I've heard personal stories, and I've read stories on BBC.
The personal story I heard was in Lombok, two islands east of Java. The man I was talking to was the driver of a public van/bus my sister, friend, and I were riding. As usual I asked him about his family, his job, his story. I wasn't ready to hear his story, even though I should have been. I'd read about human trafficking and even started a chapter of the International Justice Mission on my campus (an organization that addresses justice issues such as trafficking). But there's something about hearing a personal story of injustice that truly awakens the reality to you, regardless of how many reports you've read and numbers you've seen.
Stories make a difference.
He told me he was a widower with two little kids. His wife's stomach became big and they thought she was pregnant but it was something else. She died from "water in her stomach" and 2 months after her death he left his little kids with his family and went to work in Saudi Arabia for two years. The kids needed food and they were approaching school age. Education here isn't free. He lasted only a year because the abuse was so intense the the pay so little that he escaped and came back to Indonesia with nothing but the clothes on his back. He told me some people get their lips cut off, because their bosses are mad that they can't speak Arabic. Now he works as a van driver and doesn't make enough to put his kids through school.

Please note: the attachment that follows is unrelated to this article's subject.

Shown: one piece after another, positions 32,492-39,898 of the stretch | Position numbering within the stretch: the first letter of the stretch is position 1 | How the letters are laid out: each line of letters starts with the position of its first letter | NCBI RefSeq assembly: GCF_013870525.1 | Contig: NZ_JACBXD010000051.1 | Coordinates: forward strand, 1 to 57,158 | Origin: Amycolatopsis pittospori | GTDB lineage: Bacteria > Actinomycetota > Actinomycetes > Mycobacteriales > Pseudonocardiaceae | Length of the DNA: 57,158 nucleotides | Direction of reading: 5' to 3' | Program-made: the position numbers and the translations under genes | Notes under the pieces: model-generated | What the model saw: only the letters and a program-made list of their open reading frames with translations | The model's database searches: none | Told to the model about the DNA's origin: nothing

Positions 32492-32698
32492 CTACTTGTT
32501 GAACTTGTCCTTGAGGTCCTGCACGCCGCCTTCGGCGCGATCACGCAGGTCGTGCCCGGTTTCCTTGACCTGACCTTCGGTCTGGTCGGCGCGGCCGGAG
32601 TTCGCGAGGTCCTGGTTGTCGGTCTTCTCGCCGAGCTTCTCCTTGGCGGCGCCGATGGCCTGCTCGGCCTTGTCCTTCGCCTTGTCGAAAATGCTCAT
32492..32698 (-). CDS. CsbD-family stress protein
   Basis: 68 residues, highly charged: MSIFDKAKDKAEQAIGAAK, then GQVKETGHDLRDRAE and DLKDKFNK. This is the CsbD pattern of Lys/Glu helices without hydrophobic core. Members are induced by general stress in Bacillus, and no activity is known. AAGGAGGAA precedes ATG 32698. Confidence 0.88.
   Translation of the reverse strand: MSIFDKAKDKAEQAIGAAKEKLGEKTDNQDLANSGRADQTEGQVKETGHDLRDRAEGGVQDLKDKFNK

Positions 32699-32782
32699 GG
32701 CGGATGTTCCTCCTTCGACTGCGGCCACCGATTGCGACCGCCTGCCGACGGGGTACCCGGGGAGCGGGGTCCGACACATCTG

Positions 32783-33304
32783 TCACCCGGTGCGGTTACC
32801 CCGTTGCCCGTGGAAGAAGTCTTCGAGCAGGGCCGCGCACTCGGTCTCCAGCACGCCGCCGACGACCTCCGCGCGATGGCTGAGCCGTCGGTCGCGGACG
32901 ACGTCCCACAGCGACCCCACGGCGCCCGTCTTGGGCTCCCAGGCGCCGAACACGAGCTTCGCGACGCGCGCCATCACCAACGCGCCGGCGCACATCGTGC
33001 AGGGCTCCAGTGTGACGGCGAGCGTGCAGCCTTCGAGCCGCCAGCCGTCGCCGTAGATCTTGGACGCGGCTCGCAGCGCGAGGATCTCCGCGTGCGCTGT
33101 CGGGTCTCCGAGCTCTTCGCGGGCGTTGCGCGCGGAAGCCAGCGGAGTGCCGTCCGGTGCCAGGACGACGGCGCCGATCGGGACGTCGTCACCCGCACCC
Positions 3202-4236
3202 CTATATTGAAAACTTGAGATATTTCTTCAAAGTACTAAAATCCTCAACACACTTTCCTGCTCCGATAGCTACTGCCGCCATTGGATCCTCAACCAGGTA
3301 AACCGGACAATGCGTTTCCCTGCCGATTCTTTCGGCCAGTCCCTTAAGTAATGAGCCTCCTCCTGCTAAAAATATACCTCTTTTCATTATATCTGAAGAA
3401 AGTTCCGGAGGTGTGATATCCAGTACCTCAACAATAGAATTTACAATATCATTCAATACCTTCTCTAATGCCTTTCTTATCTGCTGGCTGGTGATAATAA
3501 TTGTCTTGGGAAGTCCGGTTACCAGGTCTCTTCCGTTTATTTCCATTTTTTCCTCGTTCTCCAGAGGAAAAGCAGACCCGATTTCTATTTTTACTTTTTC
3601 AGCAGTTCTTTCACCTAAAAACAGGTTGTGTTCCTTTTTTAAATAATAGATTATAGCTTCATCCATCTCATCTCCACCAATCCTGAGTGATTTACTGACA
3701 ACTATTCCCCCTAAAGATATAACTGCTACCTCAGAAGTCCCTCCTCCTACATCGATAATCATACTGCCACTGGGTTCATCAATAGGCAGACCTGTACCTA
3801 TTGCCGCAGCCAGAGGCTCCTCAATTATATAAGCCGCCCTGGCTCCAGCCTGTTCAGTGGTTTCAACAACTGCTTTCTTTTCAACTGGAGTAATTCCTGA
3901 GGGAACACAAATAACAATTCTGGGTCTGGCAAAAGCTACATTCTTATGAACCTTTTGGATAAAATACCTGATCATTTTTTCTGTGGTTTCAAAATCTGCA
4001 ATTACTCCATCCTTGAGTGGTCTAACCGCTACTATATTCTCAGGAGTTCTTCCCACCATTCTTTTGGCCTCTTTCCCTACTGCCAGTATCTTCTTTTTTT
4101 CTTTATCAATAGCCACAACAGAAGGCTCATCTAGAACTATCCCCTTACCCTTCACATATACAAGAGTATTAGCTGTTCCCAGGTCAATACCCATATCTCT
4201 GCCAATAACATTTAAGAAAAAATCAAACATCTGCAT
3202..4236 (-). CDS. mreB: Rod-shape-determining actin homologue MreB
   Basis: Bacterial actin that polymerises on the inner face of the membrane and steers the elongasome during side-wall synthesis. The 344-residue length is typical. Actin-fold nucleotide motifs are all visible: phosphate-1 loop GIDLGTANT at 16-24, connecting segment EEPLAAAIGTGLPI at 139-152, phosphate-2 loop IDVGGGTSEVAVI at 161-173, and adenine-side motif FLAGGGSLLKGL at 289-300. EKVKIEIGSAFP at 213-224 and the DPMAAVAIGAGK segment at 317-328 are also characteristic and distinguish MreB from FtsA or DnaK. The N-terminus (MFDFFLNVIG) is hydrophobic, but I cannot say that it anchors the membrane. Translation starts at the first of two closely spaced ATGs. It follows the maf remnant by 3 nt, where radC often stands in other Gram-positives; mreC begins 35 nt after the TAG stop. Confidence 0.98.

There are several things wrong with this picture. First, the health care system that made it difficult for his wife to go to the hospital before it was too late. Second, the fact that school is not free. Third, immigration services out of Indonesia didn't protect him when we went to work in Saudi Arabia. I want to address the third issue. Migration isn't the problem. People often migrate with no trouble. It can be beneficial for both the sending country and the receiving country. There are about one million Indonesian migrant workers in the Middle East. The problem is the lack of protection for the workers.
In November there was the story about the Indonesian maid whose body was found dumped in the street. In addition to gashes on her face there were cuts to her lips, which makes me think that she may have been punished for not speaking Arabic like the man I met on Lombok said.
Last month there was the story about the Indonesian employee who went to the hospital severely beaten and near death. http://www.bbc.co.uk/news/world-asia-pacific-12151454
Her story ends differently.
She survived and amazingly her employer was "convicted under a new royal decree against human trafficking" and is now in jail for abusing Sumiati.
I ranted about it during college and I'll say it again. Human trafficking is real and it's a problem. Speaking out against it and sticking the stories and the statistics in the face of governments makes a difference. Telling people's stories makes a difference. Pushing for new laws makes a difference. There are people today living in slavery. Desperate conditions make them take risky jobs that land them in positions they can't escape from. Either work toward improving their initial conditions, work toward getting them out of the place of slavery that they are in, or work toward letting the world know that slavery like this happens, and it's not ok.
A better world is possible, but it's not going to happen with us sitting on our bums.
And in case you think this is a third world problem, look up human trafficking statistics for the US. You who are in bordering states especially (ie, Arizona....) The numbers are scary. Just because you can't see them doesn't mean they aren't there. There are chains to break, work towards breaking them.
Email me if you have an interest in the anti-trafficking movement in the US.